Chromothripsis in acute myeloid leukemia: Biological features and impact on survival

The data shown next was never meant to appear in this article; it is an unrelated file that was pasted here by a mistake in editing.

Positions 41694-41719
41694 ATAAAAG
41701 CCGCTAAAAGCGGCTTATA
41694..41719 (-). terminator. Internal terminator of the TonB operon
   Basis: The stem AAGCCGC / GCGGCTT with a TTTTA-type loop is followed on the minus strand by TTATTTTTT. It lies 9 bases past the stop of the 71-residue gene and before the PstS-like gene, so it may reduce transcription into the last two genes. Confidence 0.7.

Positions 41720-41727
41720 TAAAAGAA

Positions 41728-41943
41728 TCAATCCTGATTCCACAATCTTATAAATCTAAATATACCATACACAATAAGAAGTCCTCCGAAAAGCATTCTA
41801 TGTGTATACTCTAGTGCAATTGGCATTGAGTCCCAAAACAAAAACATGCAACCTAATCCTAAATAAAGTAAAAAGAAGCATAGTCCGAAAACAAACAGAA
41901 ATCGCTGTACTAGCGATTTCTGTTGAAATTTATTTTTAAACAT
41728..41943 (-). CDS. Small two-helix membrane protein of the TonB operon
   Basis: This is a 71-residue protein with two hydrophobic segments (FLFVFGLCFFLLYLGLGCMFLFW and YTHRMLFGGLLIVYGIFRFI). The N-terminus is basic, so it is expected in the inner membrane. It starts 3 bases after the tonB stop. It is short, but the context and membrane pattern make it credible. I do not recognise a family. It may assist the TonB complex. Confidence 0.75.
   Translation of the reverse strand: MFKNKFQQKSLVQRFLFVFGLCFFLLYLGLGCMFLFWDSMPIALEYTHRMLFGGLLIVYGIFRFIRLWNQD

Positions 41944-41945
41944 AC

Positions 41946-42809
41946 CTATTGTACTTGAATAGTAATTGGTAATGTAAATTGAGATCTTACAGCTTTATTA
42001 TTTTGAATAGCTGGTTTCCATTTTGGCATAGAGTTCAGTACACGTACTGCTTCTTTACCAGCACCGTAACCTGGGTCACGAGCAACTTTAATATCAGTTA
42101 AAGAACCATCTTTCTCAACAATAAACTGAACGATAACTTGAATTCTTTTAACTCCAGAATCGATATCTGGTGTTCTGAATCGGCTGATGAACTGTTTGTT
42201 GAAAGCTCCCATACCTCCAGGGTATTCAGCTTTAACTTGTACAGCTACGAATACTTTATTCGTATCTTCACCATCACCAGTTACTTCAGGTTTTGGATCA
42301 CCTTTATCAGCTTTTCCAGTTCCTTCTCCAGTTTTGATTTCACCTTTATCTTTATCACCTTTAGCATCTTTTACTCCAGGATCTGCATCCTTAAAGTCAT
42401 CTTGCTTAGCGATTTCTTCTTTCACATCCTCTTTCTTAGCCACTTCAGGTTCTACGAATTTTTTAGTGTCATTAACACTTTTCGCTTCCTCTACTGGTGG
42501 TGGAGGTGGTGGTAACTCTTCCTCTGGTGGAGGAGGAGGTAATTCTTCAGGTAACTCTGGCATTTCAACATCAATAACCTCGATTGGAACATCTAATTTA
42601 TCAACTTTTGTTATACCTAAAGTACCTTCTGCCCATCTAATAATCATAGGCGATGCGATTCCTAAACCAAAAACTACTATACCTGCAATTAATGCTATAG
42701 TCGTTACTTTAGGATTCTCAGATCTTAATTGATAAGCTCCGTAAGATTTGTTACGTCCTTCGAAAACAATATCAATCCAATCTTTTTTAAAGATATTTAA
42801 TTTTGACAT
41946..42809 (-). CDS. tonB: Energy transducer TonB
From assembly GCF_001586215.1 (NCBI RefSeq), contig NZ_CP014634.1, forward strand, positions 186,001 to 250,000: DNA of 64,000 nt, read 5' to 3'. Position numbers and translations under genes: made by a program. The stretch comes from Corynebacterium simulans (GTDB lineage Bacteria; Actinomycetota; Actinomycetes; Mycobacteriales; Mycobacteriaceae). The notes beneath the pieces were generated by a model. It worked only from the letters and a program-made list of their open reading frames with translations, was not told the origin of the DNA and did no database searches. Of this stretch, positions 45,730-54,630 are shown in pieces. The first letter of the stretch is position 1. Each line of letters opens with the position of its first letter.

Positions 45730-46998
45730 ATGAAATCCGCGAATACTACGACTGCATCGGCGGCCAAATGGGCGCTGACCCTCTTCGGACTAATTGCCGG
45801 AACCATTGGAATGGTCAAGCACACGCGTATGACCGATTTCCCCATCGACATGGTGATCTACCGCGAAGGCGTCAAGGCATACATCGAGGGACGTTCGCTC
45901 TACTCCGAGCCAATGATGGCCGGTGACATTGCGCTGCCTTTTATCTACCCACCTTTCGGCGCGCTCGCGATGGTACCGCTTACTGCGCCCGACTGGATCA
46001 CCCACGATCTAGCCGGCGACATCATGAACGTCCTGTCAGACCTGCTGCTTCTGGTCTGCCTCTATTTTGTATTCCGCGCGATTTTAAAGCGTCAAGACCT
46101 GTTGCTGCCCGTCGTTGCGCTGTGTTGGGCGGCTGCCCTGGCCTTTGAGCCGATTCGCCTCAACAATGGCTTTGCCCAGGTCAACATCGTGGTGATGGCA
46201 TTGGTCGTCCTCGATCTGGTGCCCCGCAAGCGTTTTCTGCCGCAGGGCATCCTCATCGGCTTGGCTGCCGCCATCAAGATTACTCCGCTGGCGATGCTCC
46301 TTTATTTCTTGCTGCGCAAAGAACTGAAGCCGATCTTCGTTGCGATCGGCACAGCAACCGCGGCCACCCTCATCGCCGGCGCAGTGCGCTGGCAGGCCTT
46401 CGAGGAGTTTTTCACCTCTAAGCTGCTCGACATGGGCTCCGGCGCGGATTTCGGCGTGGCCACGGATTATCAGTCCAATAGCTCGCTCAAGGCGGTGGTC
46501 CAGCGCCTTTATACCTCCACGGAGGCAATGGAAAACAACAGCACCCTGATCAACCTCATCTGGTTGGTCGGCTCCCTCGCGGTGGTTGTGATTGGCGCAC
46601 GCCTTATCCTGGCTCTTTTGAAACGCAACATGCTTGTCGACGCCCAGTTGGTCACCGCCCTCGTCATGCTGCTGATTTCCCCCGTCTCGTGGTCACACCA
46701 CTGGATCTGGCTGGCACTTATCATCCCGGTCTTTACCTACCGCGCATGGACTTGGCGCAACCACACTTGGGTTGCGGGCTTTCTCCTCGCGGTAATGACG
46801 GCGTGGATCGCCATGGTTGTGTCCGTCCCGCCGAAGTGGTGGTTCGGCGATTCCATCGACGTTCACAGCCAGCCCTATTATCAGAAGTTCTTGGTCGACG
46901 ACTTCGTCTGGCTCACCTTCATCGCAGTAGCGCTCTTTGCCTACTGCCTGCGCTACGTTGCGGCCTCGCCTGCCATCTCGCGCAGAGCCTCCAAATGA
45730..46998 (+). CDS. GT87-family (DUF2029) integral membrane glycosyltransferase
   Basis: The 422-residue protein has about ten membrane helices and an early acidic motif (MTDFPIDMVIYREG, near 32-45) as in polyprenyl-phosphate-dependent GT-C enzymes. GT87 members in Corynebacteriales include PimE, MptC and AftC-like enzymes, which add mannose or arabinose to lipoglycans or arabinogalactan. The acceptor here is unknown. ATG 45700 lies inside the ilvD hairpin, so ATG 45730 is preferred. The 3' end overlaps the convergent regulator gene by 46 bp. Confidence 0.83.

Chromothripsis is a one-step genome-shattering catastrophe resulting from disruption of one or few chromosomes in multiple fragments and consequent random rejoining and repair. This study define incidence of chromothripsis in 395 newly-diagnosed adult acute myeloid leukemia (AML) patients from three institutions, its impact on survival and its genomic background. SNP 6.0 or CytoscanHD Array (Affymetrix®) were performed on all samples. We detected chromothripsis with a custom algorithm in 26/395 patients. Patients harboring chromothripsis had higher age (P=0.002), ELN high risk (HR) (P<0.001), lower white blood cell (WBC) count (P=0.040), TP53 loss and/or mutations (P<0.001) while FLT3 (P=0.025) and NPM1 (P=0.032) mutations were mutually exclusive with chromothripsis. Chromothripsis-positive patients showed a worse overall survival (OS) (P<0.001) compared with HR patients (P=0.011) and a poor prognosis in a COX-HR optimal regression model. Chromothripsis presented the hallmarks of chromosome instability [i.e. TP53 alteration, 5q deletion, higher mean of copy number alteration (CNA), complex karyotype, alterations in DNA repair and cell cycle] and focal deletions on chromosomes 4, 7, 12, 16, 17. CBA. FISH showed that chromothripsis is associated with marker, derivative and ring chromosomes. In conclusion, chromothripsis frequently occurs in AML (6.6%) and influences patient prognosis and disease biology.